My laboratory has three major areas of investigation: First, we are investigating the mechanisms by which muscarinic and adrenergic receptors modulate synaptic function and plasticity in hippocampus and visual cortex. Specifically, we are examining the molecular mechanisms that underlie a form of long-term depression (LTD) at glutamate synapses that is induced by activation of M1 muscarinic or alpha1 adrenergic receptors and how this synaptic mechanism interacts with other well-characterized forms of long-term plasticity. In addition, we are pursuing the consequences of lesion of the cholinergic and adrenergic inputs to hippocampus and visual cortex on the ability of synapses to express plasticity. Degeneration of cholinergic and adrenergic innervation that occurs in neurodegenerative diseases and aging is known to cause cognitive deficits, thus determining how synaptic function is altered following loss of these inputs could have significant clinical benefit. These studies employ electrophysiology in brain slices and cellular techniques including immunohistochemistry and western blot analysis. In a second project, we are pursuing the effects of estradiol on hippocampal synapse density and synaptic transmission and plasticity. Elevated circulating levels of estradiol enhance memory performance and alterations in hippocampal function are likely to be causally related. We are particularly interested in determining how loss of estradiol during aging impacts hippocampal function and whether hormone replacement therapy can activate estradiol-dependent mechanisms to restore normal hippocampal function and thus learning and memory. Ovariectomized female rats treated with estradiol at various intervals following ovariectomy are used as a model system. Experiments involve electrophysiological measurements of NMDA currents, synaptic transmission, and long-term plasticity in acute brain slices. Determining how estradiol and hormone replacement affects hippocampal function could lead to development of therapies to alleviate hormone-dependent memory loss in aging. In a related project, we are investigating the role of estrogen in major depressive disorder to determine if estrogen replacement can alleviate depressive symptoms in menopause. In a third project, we are investigating the role of protein O-GlcNAcylation on synaptic function and learning in rat hippocampus. Protein O-GlcNAcylation is a metabolically modulated post-translational modification whereby the monosaccharide ß-N-acetyl-glucosamine (O-GlcNAc) is attached in an o-linked fashion to serine or threonine residues of cytoplasmic or nuclear proteins. This modification is under the control of two enzymes that are highly expressed in hippocampus. O-GlcNAcylation of serine/Threonine residues is a tightly regulated process that can be thought of as analogous to phosphorylation. In Alzheimer’s disease, O-GlcNAcylation is decreased, contributing to a pathological increase in phosphorylation of Tau, which may be a contributing factor to the development of neurofibrillary tangles. In diabetes, O-GlcNAcylation is pathologically increased, which could be causal to the deficits in LTP and learning in animal models of diabetes. Thus, we are testing the hypothesis that O-GlcNAcylation of nuclear and cytoplasmic synaptic proteins is a novel, powerful regulator of acquisition and consolidation of new memories dependent upon hippocampal synaptic modification. We employ electrophysiological recordings of neurons in acutely prepared brain slices combined with behavioral assays, pharmacology, biochemistry, morphology and immunohistochemistry to pursue our goals.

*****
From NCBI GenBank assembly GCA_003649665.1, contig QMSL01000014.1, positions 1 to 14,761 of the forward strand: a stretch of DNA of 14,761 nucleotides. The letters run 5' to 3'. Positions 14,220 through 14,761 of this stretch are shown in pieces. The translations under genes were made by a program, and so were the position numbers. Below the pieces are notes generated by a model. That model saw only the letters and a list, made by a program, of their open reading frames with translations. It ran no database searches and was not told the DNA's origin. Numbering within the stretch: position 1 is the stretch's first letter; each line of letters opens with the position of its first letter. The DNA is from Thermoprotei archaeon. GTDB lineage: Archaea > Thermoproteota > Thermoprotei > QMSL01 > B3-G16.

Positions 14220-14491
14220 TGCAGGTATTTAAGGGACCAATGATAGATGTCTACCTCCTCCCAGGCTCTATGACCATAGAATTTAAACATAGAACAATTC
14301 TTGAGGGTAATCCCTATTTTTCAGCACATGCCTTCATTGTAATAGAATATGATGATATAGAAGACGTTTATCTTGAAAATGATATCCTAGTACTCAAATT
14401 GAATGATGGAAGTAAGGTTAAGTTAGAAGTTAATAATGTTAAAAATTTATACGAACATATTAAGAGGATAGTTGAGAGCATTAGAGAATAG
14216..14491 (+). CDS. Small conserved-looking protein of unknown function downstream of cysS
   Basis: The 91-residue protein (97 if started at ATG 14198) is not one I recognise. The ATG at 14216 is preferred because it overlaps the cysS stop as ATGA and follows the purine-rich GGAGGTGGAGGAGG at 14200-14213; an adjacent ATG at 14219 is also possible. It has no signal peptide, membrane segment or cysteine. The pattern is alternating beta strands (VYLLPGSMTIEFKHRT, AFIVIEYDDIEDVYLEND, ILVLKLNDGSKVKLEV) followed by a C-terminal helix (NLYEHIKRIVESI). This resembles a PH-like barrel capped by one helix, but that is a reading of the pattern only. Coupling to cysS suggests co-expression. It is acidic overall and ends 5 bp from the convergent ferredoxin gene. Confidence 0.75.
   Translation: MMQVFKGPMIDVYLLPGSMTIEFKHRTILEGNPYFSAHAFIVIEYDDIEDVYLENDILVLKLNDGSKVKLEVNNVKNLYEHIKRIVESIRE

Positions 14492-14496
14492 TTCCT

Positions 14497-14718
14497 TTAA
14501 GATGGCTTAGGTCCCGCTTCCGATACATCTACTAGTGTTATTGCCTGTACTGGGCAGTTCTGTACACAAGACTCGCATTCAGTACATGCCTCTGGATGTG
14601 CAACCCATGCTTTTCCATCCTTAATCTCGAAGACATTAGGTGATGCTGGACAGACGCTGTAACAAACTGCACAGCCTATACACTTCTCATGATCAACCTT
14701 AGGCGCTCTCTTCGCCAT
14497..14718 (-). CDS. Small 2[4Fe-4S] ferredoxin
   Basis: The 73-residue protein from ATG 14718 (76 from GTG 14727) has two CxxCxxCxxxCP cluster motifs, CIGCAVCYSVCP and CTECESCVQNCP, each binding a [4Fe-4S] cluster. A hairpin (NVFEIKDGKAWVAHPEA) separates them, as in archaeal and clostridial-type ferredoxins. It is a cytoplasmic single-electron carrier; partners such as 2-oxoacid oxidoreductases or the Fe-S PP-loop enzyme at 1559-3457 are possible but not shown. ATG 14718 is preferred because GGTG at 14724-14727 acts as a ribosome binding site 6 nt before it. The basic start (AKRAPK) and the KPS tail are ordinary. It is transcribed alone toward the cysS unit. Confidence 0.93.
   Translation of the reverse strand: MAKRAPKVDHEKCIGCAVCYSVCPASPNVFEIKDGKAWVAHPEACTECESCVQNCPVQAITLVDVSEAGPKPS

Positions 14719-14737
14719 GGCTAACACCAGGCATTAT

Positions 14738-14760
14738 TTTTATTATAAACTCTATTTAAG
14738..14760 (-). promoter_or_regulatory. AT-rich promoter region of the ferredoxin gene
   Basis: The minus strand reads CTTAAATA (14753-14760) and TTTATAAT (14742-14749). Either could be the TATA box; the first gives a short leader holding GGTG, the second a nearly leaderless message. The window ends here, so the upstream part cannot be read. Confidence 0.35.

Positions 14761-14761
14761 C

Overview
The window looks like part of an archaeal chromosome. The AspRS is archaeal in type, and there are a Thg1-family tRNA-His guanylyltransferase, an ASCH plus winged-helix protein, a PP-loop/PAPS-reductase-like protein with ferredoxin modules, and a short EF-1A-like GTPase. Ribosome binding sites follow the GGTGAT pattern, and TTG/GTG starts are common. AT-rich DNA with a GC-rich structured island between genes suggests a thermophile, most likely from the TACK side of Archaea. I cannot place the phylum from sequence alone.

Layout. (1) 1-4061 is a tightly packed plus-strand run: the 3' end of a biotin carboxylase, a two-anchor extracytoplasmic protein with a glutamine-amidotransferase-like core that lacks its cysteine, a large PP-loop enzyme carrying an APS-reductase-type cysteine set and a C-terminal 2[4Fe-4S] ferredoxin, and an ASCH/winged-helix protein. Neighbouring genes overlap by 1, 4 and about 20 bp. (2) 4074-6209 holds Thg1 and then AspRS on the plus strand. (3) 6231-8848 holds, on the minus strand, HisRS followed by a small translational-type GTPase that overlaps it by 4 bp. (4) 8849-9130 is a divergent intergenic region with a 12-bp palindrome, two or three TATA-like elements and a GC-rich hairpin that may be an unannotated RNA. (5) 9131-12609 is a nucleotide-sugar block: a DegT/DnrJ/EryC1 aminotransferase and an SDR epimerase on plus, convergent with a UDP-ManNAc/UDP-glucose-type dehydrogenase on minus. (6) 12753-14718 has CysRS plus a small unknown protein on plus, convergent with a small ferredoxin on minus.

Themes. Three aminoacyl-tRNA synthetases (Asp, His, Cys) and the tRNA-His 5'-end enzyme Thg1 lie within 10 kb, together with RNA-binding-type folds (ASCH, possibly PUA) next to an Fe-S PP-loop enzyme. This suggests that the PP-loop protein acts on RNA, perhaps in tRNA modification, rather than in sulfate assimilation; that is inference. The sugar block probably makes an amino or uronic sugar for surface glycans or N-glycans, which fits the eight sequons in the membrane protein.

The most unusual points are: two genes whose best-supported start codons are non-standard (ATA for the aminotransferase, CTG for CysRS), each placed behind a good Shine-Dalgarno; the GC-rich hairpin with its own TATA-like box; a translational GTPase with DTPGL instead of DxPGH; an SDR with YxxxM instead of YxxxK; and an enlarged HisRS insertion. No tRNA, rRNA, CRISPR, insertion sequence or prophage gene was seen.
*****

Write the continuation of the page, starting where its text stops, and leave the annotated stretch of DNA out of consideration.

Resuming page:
Selected Publications